Deliveries of new season lambs to the UK and EU market are increasing with prices sliding across Europe in line with seasonal trends, according to the latest analysis by Quality Meat Scotland (QMS).
The decline in prices over the past few weeks has taken prices below the levels of twelve months ago in the major sheepmeat producing member states of Europe. Prices are 9% lower in Ireland, 7% lower in France and 4% lower in Spain.
In the UK, current prices stand 5-6% lower than a year ago and in the most recent week are their lowest level since 2015.
Since May, more benign weather and good grass growth, when compared to last year, have influenced growth rates.
The number of new season lambs slaughtered and carcase weights across the UK have been higher than last year. This has led to an increase in meat production through May and June of around 12%.
“Auction market throughputs during July suggests an increase in production continuing during July,” said Stuart Ashworth, Director of Economics Services, Quality Meat Scotland (QMS).
“However, it is still worth noting that the current level of domestic production is lower than it was in 2017.”
Sterling weakness has contributed to stronger exports in first five months of 2019 and particularly firm trade during May.
Growth in exports has benefited from reduced deliveries to Europe by New Zealand. According to Beef and Lamb New Zealand, their deliveries to Europe were down 22% in the first half of 2019 while their global exports only dipped 1%.
“In short, New Zealand is sending more product to China and the USA at the expense of the EU,” said Mr Ashworth.
“This has created an opportunity for UK sheepmeat exporters who have seen significant increase in deliveries to Germany, the Netherlands and Italy as well as growth to France.”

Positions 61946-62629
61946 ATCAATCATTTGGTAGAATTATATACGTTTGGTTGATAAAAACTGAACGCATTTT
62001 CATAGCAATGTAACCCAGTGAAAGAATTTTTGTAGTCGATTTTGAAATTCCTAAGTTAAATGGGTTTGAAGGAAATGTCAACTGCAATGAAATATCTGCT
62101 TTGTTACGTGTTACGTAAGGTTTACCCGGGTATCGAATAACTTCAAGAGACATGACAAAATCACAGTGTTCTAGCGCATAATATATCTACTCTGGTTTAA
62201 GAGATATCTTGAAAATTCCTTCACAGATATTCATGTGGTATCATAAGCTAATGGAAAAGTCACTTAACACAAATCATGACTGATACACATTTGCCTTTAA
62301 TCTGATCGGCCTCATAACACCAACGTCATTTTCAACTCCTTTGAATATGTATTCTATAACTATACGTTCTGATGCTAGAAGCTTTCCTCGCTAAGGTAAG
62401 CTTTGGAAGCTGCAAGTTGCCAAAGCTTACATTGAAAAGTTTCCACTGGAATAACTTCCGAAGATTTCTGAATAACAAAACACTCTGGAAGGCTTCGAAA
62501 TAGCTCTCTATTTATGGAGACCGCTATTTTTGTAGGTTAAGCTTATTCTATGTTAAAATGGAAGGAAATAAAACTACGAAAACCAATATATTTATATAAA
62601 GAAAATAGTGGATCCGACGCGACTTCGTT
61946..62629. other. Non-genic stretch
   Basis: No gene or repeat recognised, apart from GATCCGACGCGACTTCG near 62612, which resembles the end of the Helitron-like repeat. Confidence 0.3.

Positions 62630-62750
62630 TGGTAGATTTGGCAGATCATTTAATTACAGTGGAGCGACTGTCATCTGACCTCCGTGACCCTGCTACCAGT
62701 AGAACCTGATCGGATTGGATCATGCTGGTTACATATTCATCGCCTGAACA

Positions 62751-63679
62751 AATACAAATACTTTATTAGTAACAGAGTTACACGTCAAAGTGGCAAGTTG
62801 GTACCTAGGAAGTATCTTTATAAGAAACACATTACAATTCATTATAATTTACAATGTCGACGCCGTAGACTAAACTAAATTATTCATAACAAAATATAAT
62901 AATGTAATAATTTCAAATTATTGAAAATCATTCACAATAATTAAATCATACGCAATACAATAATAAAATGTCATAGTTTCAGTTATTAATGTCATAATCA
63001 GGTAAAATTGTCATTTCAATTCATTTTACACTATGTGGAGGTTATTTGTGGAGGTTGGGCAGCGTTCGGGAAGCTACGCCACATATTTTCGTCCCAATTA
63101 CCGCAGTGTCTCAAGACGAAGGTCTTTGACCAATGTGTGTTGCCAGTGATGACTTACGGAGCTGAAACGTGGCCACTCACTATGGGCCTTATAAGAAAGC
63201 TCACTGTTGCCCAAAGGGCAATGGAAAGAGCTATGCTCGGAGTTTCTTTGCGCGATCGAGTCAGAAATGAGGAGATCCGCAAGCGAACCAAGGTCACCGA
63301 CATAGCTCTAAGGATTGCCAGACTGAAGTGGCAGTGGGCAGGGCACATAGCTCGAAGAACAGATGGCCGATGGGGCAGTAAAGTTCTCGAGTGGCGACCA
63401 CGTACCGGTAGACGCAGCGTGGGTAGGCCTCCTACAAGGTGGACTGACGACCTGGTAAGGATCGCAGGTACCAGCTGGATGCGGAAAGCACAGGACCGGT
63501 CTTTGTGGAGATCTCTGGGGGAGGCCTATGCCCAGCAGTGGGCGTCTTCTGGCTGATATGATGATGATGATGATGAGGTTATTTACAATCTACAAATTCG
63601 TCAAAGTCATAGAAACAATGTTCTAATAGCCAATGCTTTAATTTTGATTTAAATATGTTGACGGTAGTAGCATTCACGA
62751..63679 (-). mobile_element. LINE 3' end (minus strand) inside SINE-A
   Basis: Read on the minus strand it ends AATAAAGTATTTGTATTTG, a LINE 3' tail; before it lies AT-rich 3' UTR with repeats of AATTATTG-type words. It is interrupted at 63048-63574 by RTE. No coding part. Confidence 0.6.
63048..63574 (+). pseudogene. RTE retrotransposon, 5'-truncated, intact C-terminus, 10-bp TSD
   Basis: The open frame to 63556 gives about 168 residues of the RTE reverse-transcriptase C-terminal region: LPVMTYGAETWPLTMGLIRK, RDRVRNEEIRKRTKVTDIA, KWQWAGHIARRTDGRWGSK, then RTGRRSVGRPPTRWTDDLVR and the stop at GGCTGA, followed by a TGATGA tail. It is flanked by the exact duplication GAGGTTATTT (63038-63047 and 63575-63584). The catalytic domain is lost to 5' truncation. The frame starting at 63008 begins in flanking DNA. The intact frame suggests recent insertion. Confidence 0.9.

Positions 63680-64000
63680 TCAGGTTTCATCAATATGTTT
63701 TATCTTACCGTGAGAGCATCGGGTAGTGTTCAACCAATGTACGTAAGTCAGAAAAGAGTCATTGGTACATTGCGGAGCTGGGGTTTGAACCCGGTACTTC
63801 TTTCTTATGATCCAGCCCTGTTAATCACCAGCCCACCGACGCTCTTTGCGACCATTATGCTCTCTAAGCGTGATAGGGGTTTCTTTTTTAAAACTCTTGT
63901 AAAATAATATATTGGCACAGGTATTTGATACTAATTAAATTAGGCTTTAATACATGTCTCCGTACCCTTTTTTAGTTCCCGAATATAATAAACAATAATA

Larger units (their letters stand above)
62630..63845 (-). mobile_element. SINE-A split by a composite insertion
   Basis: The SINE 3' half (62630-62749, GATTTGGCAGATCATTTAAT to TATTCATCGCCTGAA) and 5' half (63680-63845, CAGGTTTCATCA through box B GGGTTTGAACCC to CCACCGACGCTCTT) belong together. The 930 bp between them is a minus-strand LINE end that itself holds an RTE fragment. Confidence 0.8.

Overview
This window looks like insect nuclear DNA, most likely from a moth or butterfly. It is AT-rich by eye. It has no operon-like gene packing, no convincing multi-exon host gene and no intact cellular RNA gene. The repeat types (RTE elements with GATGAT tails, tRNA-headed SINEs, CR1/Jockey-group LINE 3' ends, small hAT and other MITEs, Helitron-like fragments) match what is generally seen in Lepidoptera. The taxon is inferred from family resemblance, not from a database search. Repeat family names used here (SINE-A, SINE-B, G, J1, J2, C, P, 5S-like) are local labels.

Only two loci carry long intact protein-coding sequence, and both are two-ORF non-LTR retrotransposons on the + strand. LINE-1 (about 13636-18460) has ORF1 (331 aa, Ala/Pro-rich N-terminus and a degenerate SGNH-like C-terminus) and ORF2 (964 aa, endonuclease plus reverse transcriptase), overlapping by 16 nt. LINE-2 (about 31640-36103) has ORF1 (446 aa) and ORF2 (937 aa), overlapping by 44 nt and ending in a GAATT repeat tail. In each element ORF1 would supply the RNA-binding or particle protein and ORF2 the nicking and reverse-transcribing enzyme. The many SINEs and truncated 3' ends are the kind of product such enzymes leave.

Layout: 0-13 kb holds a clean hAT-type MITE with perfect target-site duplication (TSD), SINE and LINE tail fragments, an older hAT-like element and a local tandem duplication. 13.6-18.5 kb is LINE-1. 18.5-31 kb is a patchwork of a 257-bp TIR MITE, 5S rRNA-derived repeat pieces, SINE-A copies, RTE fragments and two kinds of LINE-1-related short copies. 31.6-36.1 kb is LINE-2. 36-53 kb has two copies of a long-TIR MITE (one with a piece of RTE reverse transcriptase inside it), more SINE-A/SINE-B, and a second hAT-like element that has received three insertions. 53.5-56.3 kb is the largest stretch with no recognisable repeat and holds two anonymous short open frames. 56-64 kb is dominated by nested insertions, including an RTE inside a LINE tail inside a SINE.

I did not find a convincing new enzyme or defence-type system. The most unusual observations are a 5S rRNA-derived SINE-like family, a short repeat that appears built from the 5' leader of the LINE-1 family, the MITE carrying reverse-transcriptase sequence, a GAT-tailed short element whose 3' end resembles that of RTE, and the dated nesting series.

Deliveries of New Zealand lamb to the UK over the first half of 2019 have been 22% lower and more than 40% lower during June alone.
Nevertheless, according to Mr Ashworth, despite increased exports and reduced imports, the increase in domestic production during May and June has resulted in slightly more sheepmeat on the home market than this time last year.
“Without building stocks, consumption has to increase and according to Kantar World Panel data, that has been the case through May and the first half of June,” said Mr Ashworth.
“However, according to the UK retail price index, the price of lamb during June has fallen by 2-3% compared with a year ago to stimulate extra demand.
“In short, to clear the market, retail prices have had to fall which in turn pressures the farmgate price,” added Mr Ashworth.
In the short term, sterling weakness and lower interest from New Zealand in the EU and UK market creates opportunities for UK exporters, off sets increased domestic production and supports the market.
Despite lower breeding ewe numbers last autumn, more favourable weather conditions suggest a lamb crop of similar size to last year across the UK, thus higher slaughterings through May and June may mean, in contrast to last year, more modest slaughterings through August offering some short-term stability to the market.
“However, this is to ignore the lack of clarity that still exists over Brexit which adds to the uncertainty in the market place, short-term adjustment to lamb marketings and the risk that prices would have to fall significantly for UK lamb to remain competitive in the European market - a market which plays such an important part in the sales of Scotch Lamb PGI and UK lamb,” commented Mr Ashworth.